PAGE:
Textbook

The **greatest common factor (GCF)** of a pair of numbers is the largest number that can be divided into both numbers. To find the greatest common factor of two numbers, find the factors of each, identify the factors that are shared, and select the greatest common factor among them. Note that the GCF considers *all* factors, not just *prime* factors.

Here’s a table showing the factors of 148 and 212.

148 | 212 |
---|---|

1 |
1 |

2 |
2 |

4 |
4 |

37 | 53 |

74 | 106 |

148 | 212 |

The numbers 148 and 212 share the bolded factors: 1, 2, and 4. The greatest common factor (GCF) is the biggest number shared: 4.

There is no shortcut to finding the greatest common factor of any two numbers - you’ll always have to list all the factors (a.k.a. divisors) of the two numbers and determine the largest shared factor. Let’s try a question.

What is the greatest common factor of $x_{2}y_{3}z$ and $x_{3}y_{2}z_{5}$, given that $x$, $y$, and $z$ are all different prime numbers?

A. $xyz_{4}$

B. $x_{6}y_{6}z_{5}$

C. $x_{5}y_{5}z_{6}$

D. $x_{2}y_{2}z$

E. $xyz$

This question might seem difficult and unrelated to what we’ve just walked through, but it’s a great example of how every seemingly complicated GRE question can always be simplified to a core technique you’ve learned. Although we haven’t explicitly factored a variable number, the steps are the same as if you were given a normal integer.

Try solving this question on your own, and then keep reading for our explanation.

(spoiler)

Answer: *D. $x_{2}y_{2}z$*

The GCF of $x_{2}y_{3}z$ and $x_{3}y_{2}z_{5}$ is their biggest shared factor, i.e. the biggest number that is part of both numbers.

We can see that both numbers have $x_{2}$ as a part of them; let’s pull this out:

- $x_{2}y_{3}z=x_{2}(y_{3}z)$
- $x_{3}y_{2}z_{5}=x_{2}(xy_{2}z_{5})$

This means $x_{2}$ will be part of our GCF. Are there other common factors in the remaining parts of these numbers, $y_{3}z$ and $xy_{2}z_{5}$?

Yes, we can use the same logic to pull out the shared $y_{2}$:

- $y_{3}z=y_{2}(yz)$
- $xy_{2}z_{5}=y_{2}(xz_{5})$

How about $z$, is that also a common factor? Yes, $z$ is also shared between the two:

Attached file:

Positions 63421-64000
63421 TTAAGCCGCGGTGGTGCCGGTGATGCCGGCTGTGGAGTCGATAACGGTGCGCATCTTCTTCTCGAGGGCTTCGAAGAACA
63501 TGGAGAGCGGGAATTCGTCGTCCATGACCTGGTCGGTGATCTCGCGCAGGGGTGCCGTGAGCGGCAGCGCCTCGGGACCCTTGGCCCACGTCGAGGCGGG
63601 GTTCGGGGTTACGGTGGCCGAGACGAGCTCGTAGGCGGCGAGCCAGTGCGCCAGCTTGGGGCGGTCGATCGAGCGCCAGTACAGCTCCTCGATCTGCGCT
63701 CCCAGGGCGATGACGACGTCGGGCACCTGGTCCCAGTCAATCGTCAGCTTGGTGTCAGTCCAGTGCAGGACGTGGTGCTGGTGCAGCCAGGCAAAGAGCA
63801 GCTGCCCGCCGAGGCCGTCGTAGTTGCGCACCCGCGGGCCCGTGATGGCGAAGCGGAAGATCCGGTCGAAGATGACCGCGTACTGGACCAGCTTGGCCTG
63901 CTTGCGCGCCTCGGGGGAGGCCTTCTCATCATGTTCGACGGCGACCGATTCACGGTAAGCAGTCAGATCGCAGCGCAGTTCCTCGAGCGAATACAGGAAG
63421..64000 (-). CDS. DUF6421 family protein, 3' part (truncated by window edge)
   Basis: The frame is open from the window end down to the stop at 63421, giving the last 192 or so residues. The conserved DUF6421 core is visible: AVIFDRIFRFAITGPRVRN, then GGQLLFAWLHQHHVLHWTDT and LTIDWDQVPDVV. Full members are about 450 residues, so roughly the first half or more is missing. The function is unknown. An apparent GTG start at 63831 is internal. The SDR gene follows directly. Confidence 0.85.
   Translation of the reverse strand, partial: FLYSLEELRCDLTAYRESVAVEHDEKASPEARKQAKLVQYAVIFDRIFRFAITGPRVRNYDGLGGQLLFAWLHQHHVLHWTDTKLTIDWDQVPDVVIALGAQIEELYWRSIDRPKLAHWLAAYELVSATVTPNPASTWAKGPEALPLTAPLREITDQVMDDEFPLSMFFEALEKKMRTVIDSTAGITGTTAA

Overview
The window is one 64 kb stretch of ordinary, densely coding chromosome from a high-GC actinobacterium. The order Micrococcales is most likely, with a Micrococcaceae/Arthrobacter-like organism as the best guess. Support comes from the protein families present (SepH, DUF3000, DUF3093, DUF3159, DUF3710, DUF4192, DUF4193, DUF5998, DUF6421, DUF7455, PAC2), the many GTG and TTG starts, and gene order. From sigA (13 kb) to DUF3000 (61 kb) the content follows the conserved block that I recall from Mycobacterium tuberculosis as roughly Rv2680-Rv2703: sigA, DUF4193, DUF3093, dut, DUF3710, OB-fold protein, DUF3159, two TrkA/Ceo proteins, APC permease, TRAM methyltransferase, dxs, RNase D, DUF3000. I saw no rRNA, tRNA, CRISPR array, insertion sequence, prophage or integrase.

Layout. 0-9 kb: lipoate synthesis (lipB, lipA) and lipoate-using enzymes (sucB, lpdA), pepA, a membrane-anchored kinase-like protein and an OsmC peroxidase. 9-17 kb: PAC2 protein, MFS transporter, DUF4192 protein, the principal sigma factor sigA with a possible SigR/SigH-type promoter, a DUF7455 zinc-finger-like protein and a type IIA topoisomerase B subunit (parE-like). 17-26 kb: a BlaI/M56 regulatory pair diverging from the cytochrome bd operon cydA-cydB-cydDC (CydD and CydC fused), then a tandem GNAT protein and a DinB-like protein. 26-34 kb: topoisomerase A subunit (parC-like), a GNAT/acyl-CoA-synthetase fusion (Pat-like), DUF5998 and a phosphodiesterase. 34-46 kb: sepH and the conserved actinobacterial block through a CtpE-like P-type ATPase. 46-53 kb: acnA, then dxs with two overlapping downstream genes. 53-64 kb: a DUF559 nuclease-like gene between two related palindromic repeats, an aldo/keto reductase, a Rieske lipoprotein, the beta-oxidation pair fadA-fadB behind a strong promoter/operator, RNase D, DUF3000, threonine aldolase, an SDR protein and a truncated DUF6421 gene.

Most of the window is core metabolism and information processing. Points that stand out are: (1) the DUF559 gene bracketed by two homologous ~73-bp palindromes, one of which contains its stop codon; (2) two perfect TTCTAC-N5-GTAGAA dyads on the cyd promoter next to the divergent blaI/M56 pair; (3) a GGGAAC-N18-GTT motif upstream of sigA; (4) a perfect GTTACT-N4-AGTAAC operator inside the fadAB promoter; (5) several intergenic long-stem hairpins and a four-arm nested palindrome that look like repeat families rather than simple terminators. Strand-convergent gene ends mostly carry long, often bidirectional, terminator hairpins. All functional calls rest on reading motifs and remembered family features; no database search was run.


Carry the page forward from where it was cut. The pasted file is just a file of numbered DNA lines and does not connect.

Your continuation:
- $yz=z(y)$
- $xz_{5}=z(xz_{4})$

And now we’re left with $y$ and $xz_{4}$. The question told us that $x$, $y$, and $z$ are all different prime numbers, which means they have no more shared factors. To wrap things up, we just need to multiply together all the shared factors we’ve found ($x_{2}$, $y_{2}$, $z$) to get the greatest common factor (GCF).

$GCF(x_{2}y_{3}z,x_{3}y_{2}z_{5})=x_{2}y_{2}z$

The **least common multiple (LCM)** of two numbers is essentially the opposite of the greatest common factor (GCF). Whereas the GCF is the greatest shared part of the two numbers, the LCM is the smallest number that is still a shared multiple of both. Finding the least common multiple can be useful when adding or subtracting fractions with different denominators.

To find the least common multiple of a set of numbers, you need to prime factor them, collect the greatest number of prime factors for each number in the prime factorization, and multiply them together. Here’s an example of finding the LCM of $9$ and $78$.

First, let’s prime factor these numbers:

- $9=3∗3$
- $78=2∗3∗13$

Next, let’s collect the greatest number of prime factors for each number in the prime factorization. This part sounds complicated but it’s straightforward. Instead of listing the original numbers, we’ll build the list from the prime factors:

- $2$ - One $2$ needed (zero 2s in 9,
**one 2 in 78**) - $3$ - Two $3$s needed (
**two 3s in 9**, one 3 in 78) - $13$ - One $13$ needed (zero 13s in 9,
**one 13 in 78**)

And now we multiply them together:

$LCM(9,78)=2∗3∗3∗13=234$

Let’s see how this comes into play in a real question.

Solve for $x$.

$2/5+13/10+12/45=x/30$

You can use the LCM to help you solve this question. Give it some thought and try to answer it.

(spoiler)

Answer: $x=59$

There are almost always multiple ways to solve a math equation. The *“naive”* approach to solving this question, which will indeed work, is to multiply all the bottom numbers so that you can add them up. However, this would mean we need to multiply by $5∗10∗45∗30=67500$, which is quite big and difficult to work with. You might have intuitively realized that we don’t need to go that high - and that’s the same concept of the LCM at play.

What’s the LCM of the denominators $5$, $10$, $30$, and $45$?

We can find it by prime factoring:

- $5=5$
- $10=2∗5$
- $30=2∗3∗5$
- $45=3∗3∗5$

Collecting the greatest quantity of each prime factor per number gives us the following:

- 1x $2$ (from 10 or 30)
- 2x $3$ (from 45)
- 1x $5$ (they all have one 5)

Multiplying these together gives:

$LCM(5,10,30,45)=2∗3∗3∗5=90$

If we make the denominators of each fraction $90$, we’ll be able to add them all up. We can do this by multiplying each part by $1/1$ scaled by the number that will result in $90$.

For instance, $90/5=18$, so we’ll multiply $2/5$ by $18/18$ to get $36/90$. The number $2/5$ is equal to $36/90$. We multiplied by $1$ in a different form ($18/18=1$), changing the representation of the number, but not the actual value.

$2/5+13/10+12/452/5∗(18/18)+13/10∗(9/9)+12/45∗(2/2)36/90+117/90+24/90177/9017759 =x/30=x/30∗(3/3)=3x/90=3x/90=3x=x $

Although you can solve this specific question without using the LCM method, it’s important to understand how it works and to practice it. The GRE test writers craft questions that require these techniques; e.g. they might use numbers that are too large to be multiplied together naively with the calculator.

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